Education is not merely a gateway to knowledge, but a cornerstone of the prosperity of a country. In the case of Pakistan, there are many challenges faced by the education system, which hinder the realization of its full potential. There is a need for greater discussion on pertinent issues, as a robust educational framework is pivotal for the progress of our nation. We have, therefore, embarked on a journey to create an education magazine that will help improve the current debate taking place in the country. By addressing both the triumphs and challenges, we strive to be a catalyst for positive change.

Pakistan Education Review (PER) is an education magazine that delves into the intricacies of Pakistan’s education system, with a keen focus on education policy, science & technology, higher education, creativity & innovation, employment, adult literacy, and skill development. The magazine aims to spark thought-provoking discussions and contribute to the ongoing dialogue for improvement in the country’s educational landscape.

Our commitment extends beyond information; it is a pledge to foster informed decisions, inspire critical thinking, and contribute to the enhancement of education in Pakistan. Join us as we navigate the ever- evolving terrain of academia, providing insights and perspectives that contribute to a more up-to-date and empowered education community.

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Challenge of Out of School Children in Pakistan

Pakistan faces an immense challenge in ensuring that all students, especially the most underprivileged, attend, stay, and learn in educational institutions. While enrollment and retention rates are improving, progress has been slower to enhance education indicators in Pakistan.

At present, Pakistan possesses the second highest number of out-of-school-children (OOSC) globally, that is approximately 22.8 million children aged 5-16 who do not get formal education. This figure accounts for 44 percent of the total population in this age group. Within the age range of 5 to 9, there exists a population of 5 million children who are not currently enrolled in schools. Moreover, as these individuals progress beyond the primary-school age bracket, the number of OOSC increases twofold, resulting in a total of 11.4 million teenagers aged 10 to 14 who lack access to formal education.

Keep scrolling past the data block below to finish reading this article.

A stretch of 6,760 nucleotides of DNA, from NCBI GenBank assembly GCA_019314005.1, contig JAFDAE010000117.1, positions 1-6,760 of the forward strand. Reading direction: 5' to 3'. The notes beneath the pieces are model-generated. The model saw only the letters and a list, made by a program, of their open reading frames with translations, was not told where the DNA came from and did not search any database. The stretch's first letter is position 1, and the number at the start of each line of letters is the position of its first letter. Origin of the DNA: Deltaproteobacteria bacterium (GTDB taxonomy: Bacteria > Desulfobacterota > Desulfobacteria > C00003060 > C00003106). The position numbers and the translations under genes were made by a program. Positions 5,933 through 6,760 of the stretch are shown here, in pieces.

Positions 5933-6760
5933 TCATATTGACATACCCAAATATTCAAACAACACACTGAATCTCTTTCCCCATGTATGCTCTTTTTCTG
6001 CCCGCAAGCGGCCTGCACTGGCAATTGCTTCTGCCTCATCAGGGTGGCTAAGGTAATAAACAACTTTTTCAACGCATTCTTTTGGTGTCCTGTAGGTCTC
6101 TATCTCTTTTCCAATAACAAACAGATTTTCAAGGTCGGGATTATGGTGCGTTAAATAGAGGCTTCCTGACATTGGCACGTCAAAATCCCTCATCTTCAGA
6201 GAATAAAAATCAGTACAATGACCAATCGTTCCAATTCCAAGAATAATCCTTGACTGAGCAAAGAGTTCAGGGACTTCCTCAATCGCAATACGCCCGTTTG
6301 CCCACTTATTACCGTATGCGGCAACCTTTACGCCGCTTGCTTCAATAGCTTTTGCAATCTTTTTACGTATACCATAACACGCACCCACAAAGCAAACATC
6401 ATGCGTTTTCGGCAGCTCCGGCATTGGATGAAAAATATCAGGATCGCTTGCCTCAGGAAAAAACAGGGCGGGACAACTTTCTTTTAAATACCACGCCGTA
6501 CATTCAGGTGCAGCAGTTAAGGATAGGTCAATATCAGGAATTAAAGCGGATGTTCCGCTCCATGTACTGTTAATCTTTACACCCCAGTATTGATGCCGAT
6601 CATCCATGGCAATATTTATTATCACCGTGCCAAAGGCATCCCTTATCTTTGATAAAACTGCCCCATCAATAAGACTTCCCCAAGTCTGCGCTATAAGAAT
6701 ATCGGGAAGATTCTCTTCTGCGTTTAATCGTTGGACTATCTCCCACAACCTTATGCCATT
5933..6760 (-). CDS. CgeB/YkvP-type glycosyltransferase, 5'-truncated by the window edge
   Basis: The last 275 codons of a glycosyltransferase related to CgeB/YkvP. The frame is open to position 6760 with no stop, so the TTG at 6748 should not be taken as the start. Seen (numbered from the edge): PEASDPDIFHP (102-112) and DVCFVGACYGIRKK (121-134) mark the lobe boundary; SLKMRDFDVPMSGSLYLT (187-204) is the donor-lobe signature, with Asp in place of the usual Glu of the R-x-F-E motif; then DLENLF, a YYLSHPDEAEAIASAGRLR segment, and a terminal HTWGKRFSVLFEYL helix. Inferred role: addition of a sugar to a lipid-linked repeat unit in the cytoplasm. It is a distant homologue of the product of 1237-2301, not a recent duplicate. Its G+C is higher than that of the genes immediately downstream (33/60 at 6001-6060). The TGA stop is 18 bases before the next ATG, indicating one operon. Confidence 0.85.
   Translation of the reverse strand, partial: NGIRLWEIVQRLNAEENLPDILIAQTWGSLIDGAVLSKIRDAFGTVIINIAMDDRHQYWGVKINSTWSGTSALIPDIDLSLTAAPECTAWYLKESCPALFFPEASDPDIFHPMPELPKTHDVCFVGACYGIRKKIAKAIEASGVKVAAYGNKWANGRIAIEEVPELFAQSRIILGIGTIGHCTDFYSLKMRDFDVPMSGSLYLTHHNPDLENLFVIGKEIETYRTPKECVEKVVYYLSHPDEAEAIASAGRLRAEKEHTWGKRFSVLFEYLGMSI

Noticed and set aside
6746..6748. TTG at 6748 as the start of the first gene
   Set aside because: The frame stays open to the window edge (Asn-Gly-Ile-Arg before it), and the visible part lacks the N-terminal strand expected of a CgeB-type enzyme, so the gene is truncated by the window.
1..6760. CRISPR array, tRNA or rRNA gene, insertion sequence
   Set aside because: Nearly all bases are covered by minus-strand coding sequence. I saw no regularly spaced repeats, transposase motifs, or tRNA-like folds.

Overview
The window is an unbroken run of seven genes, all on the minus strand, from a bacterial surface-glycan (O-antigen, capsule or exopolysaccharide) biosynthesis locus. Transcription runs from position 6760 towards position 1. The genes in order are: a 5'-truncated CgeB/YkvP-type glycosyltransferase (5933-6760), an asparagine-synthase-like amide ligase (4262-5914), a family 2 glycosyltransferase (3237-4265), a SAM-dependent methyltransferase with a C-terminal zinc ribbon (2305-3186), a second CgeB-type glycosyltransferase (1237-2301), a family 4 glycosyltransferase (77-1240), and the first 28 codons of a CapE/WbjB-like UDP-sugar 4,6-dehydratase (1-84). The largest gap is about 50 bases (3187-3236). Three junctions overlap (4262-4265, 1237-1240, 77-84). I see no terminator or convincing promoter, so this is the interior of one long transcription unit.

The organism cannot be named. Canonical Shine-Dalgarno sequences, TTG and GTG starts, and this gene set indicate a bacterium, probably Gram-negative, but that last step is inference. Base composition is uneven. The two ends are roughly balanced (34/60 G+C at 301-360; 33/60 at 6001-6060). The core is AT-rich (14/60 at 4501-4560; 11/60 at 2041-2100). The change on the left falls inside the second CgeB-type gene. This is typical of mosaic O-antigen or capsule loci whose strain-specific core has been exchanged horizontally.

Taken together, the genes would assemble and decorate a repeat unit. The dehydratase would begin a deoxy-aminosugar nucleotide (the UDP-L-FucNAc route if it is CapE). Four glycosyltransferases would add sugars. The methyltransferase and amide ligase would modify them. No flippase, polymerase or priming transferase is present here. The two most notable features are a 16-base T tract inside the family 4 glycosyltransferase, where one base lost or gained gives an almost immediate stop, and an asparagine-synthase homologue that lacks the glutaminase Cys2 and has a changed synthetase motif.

Education in Pakistan

Diversity & Complexity of OOSC

There exist significant disparities based on gender, socioeconomic status, and geography. In Sindh, 52 percent of the poorest students (58 percent of girls) are out of school, whereas in Balochistan, 78 percent of females are out of school. Approximately 77% of OOSC are living in rural areas, while 33% reside in urban areas. These children come from diverse backgrounds and walks of life. There are a variety of factors due to which they are not attending school. The majority of them are living in difficult circumstances and belong to underprivileged backgrounds. Following is the percentage of OOSC relating to various backgrounds.


OOSC Children (%)

Remote/ No Schools


Over Age (16+)


Health & Disability


No Interest/ Irrelevant Education




Poor Economic Backgrounds


Cultural Barriers


Table 1: These statistics are derived from the seminar “Empowering Pakistan’s Future” organized by the Education Parliamentary Caucus on 20th July, 2023.

Challenges Arising from OOSC

Out-of-school-children present a multifaceted challenge with substantial effects on the development of the nation. OOSC can significantly reduce both the Human Development Index (HDI) and the Human Capital Index (HCI). When a significant portion of a population lacks access to quality education, it hinders a country’s progress in health, education, and standard of living. In this context, HDI ranks at 161 out of 189, and HCI stands at 134 out of 150, reflecting the negative consequences.

Inadequate options for Technical Education and Vocational Training (TEVT) worsen the situation. Individuals who are illiterate do not have access to vocational training because there are only 500,000 TEVT slots for five million adolescents. Additionally, most programs require at least an elementary education. This reduces economic mobility and continues cycles of poverty.